If you want to, or need to measure out to 0.005", then be my guest. I feel that's way too much "accuracy" for woodworking. Not every one has a dial indicator, even though you can get one for $20.00 at the H-F store, I looked at some today. I own about 3 or 4 of them from digital, to dial to old the school read between the line types, but I choose not to use one to adjust the blade to miter slot relationship. I've used a tri-square for many years and get perfectly fine results. No binding, no smoking, no burning on my rip cuts. I do use the proper blades for each type of cuts, rip and crosscut so that makes a big difference.

As far as blade runout, when the blade is spinning at 4500 RPMs the kerf is what it is. It may or may not be the "dimension" stated on the blade by the manufacturer. What matters is that you make your cuts based on the kerf your saw makes. You can tell by crosscutting a scrap and scribing either side of the kerf on the table top or if your saw has a kerf index use that, OR you can start a very small kerf and adjust your workpiece to cut to the mark.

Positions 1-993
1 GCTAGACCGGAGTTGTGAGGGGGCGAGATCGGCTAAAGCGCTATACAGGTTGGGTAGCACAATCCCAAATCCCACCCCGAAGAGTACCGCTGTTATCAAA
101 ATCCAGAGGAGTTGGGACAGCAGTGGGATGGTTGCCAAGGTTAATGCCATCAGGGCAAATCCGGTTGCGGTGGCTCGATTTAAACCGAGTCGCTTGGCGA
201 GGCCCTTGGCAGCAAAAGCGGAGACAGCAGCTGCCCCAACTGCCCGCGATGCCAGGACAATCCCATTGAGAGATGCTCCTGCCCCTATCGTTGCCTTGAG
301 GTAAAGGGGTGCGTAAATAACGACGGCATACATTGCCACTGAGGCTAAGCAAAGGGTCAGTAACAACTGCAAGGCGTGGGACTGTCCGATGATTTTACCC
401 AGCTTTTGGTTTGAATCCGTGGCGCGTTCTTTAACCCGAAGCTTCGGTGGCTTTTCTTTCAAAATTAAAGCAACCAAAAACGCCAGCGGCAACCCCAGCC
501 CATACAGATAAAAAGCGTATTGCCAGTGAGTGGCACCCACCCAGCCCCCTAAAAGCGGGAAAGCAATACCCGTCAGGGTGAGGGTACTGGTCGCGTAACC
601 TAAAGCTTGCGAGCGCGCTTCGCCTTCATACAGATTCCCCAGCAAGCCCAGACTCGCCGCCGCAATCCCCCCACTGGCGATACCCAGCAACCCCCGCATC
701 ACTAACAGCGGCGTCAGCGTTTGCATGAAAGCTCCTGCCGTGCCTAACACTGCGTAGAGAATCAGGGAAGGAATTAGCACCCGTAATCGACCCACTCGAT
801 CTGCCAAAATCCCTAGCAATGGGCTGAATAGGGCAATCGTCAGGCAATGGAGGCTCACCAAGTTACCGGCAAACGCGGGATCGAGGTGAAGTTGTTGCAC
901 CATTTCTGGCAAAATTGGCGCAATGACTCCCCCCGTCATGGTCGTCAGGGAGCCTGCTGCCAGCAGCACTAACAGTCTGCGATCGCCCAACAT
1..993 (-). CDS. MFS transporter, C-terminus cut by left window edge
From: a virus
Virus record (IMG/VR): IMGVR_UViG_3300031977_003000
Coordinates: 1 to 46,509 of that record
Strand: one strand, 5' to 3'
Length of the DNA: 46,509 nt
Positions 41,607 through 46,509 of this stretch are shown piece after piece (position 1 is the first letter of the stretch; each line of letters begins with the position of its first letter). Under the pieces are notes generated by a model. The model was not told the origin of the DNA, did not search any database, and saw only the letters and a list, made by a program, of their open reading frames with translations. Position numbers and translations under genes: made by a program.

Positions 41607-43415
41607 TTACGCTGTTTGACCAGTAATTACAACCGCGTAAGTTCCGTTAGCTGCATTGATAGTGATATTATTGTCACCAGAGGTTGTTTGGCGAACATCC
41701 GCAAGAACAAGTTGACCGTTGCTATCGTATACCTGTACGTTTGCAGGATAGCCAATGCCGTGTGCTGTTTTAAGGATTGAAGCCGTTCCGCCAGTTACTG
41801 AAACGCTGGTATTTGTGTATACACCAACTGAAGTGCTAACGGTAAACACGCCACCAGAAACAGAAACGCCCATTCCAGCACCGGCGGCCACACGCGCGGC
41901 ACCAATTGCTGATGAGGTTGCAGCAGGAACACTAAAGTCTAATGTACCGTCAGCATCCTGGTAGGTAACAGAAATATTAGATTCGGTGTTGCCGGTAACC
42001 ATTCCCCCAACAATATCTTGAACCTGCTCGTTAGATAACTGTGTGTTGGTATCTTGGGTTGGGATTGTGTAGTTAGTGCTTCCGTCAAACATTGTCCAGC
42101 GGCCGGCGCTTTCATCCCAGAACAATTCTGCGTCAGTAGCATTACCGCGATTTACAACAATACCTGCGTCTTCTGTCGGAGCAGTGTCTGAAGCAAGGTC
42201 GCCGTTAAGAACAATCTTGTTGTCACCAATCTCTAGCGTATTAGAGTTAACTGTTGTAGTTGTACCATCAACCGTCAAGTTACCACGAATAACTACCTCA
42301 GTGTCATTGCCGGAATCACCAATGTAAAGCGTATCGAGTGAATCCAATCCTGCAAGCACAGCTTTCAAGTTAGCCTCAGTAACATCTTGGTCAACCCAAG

The answer to your question will only be as detailed and specific as the question is detailed and specific. Good questions also include a sketch or a photo that illustrates your issue. (:< D)

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post #10 of 26 Old 02-16-2020, 10:12 PM
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It doesn't matter what other tools or measuring devices you have, do this first and your problems will go away. Go to some place that sells garage door hardware. (I don't remember seeing these in either my local Lowes or Home Depot. I got mine from Ace hardware.) Purchase some hardened washers. Replace the washers on the saw with the hardened ones.